I can't answer the amount, Jak8. My balms are done for medicinal purposes, and any aroma is serendipitous to that. So you'll have to experiment. And, keep in mind, that you want some medicinal properties as well. The whole point of a lip balm is to both prevent and treat chapping and drying. Flavor and aroma are happy extras.
From a business point of view, your equipment is either costed out in one year or amortized over time. More than likely, at this point, you're just talking about a good scale, measuring cups, non-reactive pots, and so forth. If you have as much as a hundred bucks invested I'd be surprised. So that's a straighforward tax write-off. If you buy an herb press you'll have to decide whether costing it or amortizing makes the best sense for you.
What you have to consider next are the costs of ingredients and production costs. Convert all your ingredients to cost/weight so you can compare them readily. So, how much per ounce does your wax, and evoo, and other ingredients cost? Then weigh out about ten ounces of the finished balm, divide by ten, and you have your ingredients cost per ounce. Add in the cost of the packaging (which, often, is more than the cost of ingredients). Add 10% to that to cover GSA (general, services, and administration).
Because you're working at home, overheads are difficult to figure. I mean, just how much gas, and lights, and so forth, do you use while making balm? And what percentage of your mortgage is absorbed? At this point in time the easiest approach is to just double the actual costs. So, if a container of balm costs $3 to produce, you sell it for $6. That will cover all direct and indirect costs and your profit as well.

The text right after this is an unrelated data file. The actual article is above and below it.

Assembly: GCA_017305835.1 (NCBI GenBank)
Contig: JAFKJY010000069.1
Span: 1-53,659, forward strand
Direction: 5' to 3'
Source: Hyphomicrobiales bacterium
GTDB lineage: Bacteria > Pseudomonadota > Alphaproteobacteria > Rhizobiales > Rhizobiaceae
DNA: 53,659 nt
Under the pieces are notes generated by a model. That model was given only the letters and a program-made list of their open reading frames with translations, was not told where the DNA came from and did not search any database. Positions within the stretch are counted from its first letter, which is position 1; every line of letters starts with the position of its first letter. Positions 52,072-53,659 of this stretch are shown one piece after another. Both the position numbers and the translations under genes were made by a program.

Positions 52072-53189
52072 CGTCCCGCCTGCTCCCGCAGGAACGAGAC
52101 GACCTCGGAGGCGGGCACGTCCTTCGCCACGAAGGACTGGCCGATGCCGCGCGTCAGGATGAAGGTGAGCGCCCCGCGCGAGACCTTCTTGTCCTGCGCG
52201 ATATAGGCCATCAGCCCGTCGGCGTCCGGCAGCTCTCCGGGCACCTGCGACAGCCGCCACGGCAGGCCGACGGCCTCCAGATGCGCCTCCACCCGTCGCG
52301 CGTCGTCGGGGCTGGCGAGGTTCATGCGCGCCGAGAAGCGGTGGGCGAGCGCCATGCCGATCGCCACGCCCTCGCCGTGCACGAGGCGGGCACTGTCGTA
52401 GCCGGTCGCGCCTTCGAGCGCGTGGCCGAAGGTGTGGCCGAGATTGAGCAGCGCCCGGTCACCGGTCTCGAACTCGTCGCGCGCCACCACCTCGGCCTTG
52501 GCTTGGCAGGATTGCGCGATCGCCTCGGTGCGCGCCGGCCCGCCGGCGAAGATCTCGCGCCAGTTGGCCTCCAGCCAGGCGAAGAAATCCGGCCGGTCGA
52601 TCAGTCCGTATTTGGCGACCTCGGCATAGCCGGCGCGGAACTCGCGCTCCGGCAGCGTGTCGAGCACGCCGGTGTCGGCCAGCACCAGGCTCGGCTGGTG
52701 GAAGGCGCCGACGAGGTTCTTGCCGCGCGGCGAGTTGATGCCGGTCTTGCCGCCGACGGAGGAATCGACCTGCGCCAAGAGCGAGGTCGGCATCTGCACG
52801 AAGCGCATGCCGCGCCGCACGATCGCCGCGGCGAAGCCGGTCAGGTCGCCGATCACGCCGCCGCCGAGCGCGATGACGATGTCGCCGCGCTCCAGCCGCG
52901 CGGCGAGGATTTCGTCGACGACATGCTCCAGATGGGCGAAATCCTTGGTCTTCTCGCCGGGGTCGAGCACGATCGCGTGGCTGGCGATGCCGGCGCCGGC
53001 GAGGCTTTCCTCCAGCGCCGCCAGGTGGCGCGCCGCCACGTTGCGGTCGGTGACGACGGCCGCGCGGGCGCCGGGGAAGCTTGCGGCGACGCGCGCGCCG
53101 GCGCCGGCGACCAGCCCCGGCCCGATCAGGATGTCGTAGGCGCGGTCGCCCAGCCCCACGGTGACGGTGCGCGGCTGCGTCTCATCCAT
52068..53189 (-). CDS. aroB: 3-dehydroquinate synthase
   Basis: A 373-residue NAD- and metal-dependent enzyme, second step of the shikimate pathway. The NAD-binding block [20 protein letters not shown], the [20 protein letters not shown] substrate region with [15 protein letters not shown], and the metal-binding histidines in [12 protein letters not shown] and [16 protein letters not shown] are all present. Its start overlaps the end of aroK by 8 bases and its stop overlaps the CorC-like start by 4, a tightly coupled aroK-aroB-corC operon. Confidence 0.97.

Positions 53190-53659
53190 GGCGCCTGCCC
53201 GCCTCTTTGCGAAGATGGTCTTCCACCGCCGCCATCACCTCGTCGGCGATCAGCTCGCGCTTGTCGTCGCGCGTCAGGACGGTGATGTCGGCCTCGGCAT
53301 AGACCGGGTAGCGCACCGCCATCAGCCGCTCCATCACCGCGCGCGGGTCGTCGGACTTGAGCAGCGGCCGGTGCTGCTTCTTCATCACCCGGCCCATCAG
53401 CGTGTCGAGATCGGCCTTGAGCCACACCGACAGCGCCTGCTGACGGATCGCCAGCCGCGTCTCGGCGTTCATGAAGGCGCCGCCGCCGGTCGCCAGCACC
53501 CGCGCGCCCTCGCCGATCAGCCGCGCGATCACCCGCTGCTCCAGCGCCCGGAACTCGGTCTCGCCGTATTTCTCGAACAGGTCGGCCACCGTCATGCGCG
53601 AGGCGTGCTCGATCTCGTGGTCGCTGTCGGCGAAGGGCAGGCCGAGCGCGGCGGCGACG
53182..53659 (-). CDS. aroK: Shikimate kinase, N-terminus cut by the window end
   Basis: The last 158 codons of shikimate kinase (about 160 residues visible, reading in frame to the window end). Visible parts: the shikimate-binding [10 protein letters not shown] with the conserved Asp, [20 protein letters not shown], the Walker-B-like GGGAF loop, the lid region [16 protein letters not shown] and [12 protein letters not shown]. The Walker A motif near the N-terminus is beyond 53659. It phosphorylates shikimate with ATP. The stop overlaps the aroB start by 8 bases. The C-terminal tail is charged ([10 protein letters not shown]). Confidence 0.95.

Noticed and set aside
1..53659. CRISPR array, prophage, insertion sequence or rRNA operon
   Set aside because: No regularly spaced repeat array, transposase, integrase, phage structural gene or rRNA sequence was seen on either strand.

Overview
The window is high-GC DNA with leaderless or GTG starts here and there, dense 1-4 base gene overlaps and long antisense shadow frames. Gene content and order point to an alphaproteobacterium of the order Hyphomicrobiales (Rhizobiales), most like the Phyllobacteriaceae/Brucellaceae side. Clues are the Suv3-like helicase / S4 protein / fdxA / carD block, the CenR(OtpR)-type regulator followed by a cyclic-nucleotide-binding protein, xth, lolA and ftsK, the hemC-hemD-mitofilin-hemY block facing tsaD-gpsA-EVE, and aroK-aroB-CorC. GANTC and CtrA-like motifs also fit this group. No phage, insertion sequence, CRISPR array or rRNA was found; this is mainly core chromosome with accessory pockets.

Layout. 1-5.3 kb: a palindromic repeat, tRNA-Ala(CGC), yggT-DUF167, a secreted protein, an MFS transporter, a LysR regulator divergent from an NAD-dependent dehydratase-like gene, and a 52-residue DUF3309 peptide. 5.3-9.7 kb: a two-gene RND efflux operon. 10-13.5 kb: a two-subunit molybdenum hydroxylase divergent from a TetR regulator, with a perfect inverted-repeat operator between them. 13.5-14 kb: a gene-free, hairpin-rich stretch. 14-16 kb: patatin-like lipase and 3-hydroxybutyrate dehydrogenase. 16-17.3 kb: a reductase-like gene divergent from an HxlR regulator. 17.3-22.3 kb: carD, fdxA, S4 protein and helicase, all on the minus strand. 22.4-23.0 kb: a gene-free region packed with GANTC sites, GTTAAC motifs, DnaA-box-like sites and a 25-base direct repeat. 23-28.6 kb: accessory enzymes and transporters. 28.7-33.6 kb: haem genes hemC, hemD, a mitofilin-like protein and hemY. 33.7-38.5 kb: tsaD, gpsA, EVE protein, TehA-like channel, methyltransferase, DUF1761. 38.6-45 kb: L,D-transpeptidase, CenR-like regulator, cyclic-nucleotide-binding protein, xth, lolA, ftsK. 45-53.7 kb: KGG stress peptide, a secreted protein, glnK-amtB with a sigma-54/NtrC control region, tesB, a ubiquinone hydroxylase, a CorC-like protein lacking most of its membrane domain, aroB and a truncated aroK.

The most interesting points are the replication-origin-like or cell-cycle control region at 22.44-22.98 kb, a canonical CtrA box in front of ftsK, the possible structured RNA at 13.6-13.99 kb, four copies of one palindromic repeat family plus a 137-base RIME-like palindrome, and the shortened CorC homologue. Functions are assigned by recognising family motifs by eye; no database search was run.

There are other cost accounting methods, to be sure. But this is the simplest approach for establishing production and selling costs at this point.
Do not, repeat not, underestimate these figures. Products like this are almost price insensitive. Think not? Pay attention to that cosmetic commercial which compares the product to the $300 moisturizer. Yes, 300 bucks! If women, in particular, are convinced that a cosmetic product does the job for them they will pay whatever the asking price.
Keep in mind, too, you ultimate market. Right now you're thinking of direct selling to individuals, which is fine. But what if the local ski shop becomes a customer? You don't want to undercut your dealers. So, what you have in such circumstances is a six dollar wholesale price. Add 40-65% to that to establish a retail price.